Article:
|Publication number||US20080086564 A1|
|Application number||US 10/484,400|
|Publication date||Apr 10, 2008|
|Filing date||Jan 14, 2003|
|Priority date||Jan 15, 2002|
|Also published as||CA2469664A1, EP1466460A1, EP2571230A1, US9015297, WO2003061242A1|
|Publication number||10484400, 484400, PCT/2003/1097, PCT/US/2003/001097, PCT/US/2003/01097, PCT/US/3/001097, PCT/US/3/01097, PCT/US2003/001097, PCT/US2003/01097, PCT/US2003001097, PCT/US200301097, PCT/US3/001097, PCT/US3/01097, PCT/US3001097, PCT/US301097, US 2008/0086564 A1, US 2008/086564 A1, US 20080086564 A1, US 20080086564A1, US 2008086564 A1, US 2008086564A1, US-A1-20080086564, US-A1-2008086564, US2008/0086564A1, US2008/086564A1, US20080086564 A1, US20080086564A1, US2008086564 A1, US2008086564A1|
|Inventors||Janis Rae Putman, Mai-Huong Nguyen, Thomas C. Hanson, Suchitra Srinivasan|
|Original Assignee||Janis Rae Putman, Mai-Huong Nguyen, Hanson Thomas C, Suchitra Srinivasan|
|Export Citation||BiBTeX, EndNote, RefMan|
|Patent Citations (2), Referenced by (232), Classifications (16), Legal Events (9)|
|External Links: USPTO, USPTO Assignment, Espacenet|
The present application claims the priority of U.S. Provisional Patent Application Ser. No. 60/348,776 filed Jan. 15, 2002 in the name of inventors J. R. Putman et al. and entitled “Communication Application Server for Converged Communications Services,” and U.S. Provisional Patent Application Ser. No. 60/363,377 filed Mar. 11, 2002 in the name of inventors J. R. Putman et al. and entitled “Communication Application Server for Converged Communications Services and Federated Services,” both of which are incorporated by reference herein.
The present invention relates generally to the field of communication systems, and more particularly to techniques for implementing communication services within such systems.
Efficient communication services are integral to the success of any enterprise. However, as enterprises “virtualize,” it is becoming increasingly difficult to provide the requisite degree of communication efficiency using conventional techniques. Moreover, efficient communication must occur not only within a given enterprise but also between multiple enterprises. Unfortunately, conventional stand-alone telephony systems or other types of communication system hardware and software are often unable to provide adequate support for the many different modes of communication that may be required as integral parts of the business process of a given enterprise, particularly a virtual enterprise. The needs of a virtual enterprise dictate that the user experience be consistent and personalized, regardless of the mechanism or location for collaboration. In addition, business performance needs dictate that the existing enterprise infrastructure be leveraged, regardless of types of applications or services.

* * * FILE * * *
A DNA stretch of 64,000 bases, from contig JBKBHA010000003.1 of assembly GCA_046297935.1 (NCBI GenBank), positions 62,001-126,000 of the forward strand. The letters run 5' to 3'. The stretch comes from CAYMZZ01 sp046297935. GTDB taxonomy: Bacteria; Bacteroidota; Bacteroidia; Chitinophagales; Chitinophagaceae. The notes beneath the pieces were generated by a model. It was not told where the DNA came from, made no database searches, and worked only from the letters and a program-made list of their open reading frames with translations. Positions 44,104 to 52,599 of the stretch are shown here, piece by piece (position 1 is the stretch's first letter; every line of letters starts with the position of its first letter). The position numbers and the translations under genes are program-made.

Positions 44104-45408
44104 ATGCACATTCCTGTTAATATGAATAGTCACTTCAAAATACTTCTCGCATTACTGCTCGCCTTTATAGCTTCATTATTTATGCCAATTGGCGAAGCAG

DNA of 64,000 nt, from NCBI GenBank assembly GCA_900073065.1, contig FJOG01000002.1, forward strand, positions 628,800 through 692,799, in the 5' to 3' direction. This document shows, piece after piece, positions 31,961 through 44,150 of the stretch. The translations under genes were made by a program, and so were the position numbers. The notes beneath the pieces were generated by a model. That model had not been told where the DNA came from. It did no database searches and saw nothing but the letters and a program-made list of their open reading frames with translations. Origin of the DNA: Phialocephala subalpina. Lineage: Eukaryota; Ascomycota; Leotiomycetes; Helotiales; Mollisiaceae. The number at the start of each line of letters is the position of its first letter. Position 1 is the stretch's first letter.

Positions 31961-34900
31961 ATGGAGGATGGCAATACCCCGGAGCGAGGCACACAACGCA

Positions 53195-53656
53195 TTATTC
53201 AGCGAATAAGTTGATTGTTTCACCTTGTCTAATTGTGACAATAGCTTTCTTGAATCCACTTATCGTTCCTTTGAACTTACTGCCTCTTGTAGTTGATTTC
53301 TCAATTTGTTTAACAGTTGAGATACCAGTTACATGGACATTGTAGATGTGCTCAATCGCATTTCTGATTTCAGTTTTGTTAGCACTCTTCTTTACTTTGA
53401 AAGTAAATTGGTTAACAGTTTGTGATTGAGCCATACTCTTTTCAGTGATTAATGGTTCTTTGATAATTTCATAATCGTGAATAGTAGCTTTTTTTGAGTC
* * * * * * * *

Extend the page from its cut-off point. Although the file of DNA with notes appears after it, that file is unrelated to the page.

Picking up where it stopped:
One conventional approach to converged communications involves deploying multiple applications on an Internet Protocol (IP) network. However, this approach is problematic in that it addresses only certain aspects of infrastructure convergence. Virtual enterprises need their users and applications to be interconnected regardless of the particular type of network infrastructure which is utilized.
Improved communication techniques are therefore needed which address the convergence of voice, data and other communication applications across disparate communication networks, while also providing the ability to handle seamlessly both real-time and non-real-time communications as demanded by a virtual enterprise.
The present invention provides a communication application server, and an associated method and article of manufacture, for providing converged communications in a manner which addresses one or more of the above-noted issues.
In accordance with one aspect of the invention, a communication application server is provided for supporting converged communications in a communication system. The communication application server is responsive to communication service requests from external endpoints, applications or other requesting entities, and in an illustrative embodiment comprises at least first and second components in the form of a communication service and session management component and a connectors component, respectively.
The communication service and session management component in the illustrative embodiment is operative: (i) to process a given one of the communication service requests to identify at least one corresponding communication service supported by the communication application server; (ii) to determine one or more executable communication tasks associated with the identified communication service; and (iii) to establish communication with one or more external servers to carry out execution of at least a subset of the one or more executable communication tasks associated with the communication service.
The connectors component is preferably coupled between the communication service and session management component and the one or more external servers, and provides, for each of the external servers, a corresponding interface for connecting the communication application server to the corresponding external server.
The communication service and session management component in the illustrative embodiment may include a service event manager, a communication services manager, and an intelligent router.